‘Baby Shard’ Planned for London Bridge
Shard London Bridge, a mammoth 1,017 ft structure that will become the tallest building in Europe upon completion in 2012, is set to get a new neighbour in the form of ‘The Place’.
Already dubbed ‘Baby Shard’, the new building (which incidentally doesn’t resemble a shard at all) will provide office space in SE1 across 17 storeys featuring superb views of the capital, a Winter Garden and extensive use of natural light.
Designed by acclaimed architect Renzo Piano, who also created Shard London Bridge (aka The Shard, Shard of Glass and 32 London Bridge), the 463,000 sq ft property is due to be completed in 2013 – at a time when London is expected to be running short of top-spec office space.
With an estimated development cost of over ┬ú130m, the new scheme is part of the larger ┬ú2 billion London Bridge Quarter development driven by Sellar Property Group.
Commenting on the development, Irvine Sellar, Chairman of the Group, said: “The Place will be London’s largest and most efficient office building to hit the market in 2013 – at a time when there is expected to be a real shortage of prime Grade A space available to let.”
Development of Shard London Bridge itself, The Place’s big brother, reaches 72 floors high with a further 15 floors in the roof and will bring office space, homes, a restaurant and a viewing gallery to the area. The property replaces Southwark Towers, an unloved 1970s office block, and is set to become the UK’s tallest building upon completion next year.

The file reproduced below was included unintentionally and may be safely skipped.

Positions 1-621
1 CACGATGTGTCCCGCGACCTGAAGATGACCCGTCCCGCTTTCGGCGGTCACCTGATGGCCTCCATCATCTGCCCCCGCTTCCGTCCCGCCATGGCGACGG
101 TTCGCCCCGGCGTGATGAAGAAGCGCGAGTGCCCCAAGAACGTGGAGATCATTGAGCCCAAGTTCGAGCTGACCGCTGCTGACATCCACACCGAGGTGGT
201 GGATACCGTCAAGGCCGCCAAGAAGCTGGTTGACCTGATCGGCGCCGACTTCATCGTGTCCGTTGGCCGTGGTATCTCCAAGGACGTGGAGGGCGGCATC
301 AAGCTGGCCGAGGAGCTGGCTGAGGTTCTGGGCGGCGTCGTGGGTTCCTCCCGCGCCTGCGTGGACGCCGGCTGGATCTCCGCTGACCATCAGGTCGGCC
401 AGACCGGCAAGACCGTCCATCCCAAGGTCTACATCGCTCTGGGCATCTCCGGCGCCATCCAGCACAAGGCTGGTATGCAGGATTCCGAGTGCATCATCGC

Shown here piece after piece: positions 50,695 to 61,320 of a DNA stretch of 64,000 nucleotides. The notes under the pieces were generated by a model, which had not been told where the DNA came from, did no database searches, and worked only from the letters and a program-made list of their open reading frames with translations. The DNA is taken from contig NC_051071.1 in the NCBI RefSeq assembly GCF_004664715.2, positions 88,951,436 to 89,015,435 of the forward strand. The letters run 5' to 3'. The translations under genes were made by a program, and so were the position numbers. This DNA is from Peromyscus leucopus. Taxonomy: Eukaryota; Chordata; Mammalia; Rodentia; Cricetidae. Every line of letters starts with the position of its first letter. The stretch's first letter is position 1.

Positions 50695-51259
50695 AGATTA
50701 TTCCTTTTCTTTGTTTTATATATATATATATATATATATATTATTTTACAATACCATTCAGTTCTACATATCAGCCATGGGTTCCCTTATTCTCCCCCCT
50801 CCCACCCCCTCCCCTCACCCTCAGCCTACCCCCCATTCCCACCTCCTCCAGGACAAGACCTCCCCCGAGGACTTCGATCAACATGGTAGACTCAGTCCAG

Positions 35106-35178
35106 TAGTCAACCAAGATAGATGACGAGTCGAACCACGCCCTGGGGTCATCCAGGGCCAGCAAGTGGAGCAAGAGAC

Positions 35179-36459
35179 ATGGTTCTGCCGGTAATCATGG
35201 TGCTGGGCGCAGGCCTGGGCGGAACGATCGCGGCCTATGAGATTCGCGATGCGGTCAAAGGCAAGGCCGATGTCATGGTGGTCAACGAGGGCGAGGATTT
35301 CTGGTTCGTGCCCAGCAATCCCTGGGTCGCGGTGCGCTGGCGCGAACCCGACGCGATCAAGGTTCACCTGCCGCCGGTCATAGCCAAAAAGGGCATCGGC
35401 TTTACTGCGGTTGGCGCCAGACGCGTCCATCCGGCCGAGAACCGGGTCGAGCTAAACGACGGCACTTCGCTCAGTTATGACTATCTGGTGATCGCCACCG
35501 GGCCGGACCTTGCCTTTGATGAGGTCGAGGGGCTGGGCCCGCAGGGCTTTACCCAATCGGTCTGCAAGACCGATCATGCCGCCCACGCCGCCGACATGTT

Irvine Sellar commented that The Shard will “not only redefine London’s skyline, it will become a symbol for the capital that is recognisable throughout the world.”
With ever long-winded and lengthy names attributed to new developments (‘The Place’ notwithstanding), a trend is emerging for unusual pseudonyms that take a more observational approach; such as ‘The Gherkin‘ (30 St Mary Axe), ‘The Cheesegrater’ (The Leadenhall Building) and the ‘Walkie Talkie’ (20 Fenchurch Street), which are all based on the appearance and outline of the building in question.
Perhaps ‘The Place’ wasn’t enough of a tongue twister to warrant a clever pseudonym, hence many seem to have settled simply for ‘Baby Shard’. However in common with current trends, and also possibly because ‘The Place’ is already attributed to another London building (a dance studio in Camden), additional names are springing up that could muscle in on Baby Shard’s title.
‘Shardette’ is one alternative, but our particular favourite by far is ‘Son of Shard’ from The Londonist.
What’s your take on The Place? Share your thoughts and leave your comments in the box below.
See more photos of The Place on Flickr courtesy of EG Focus.
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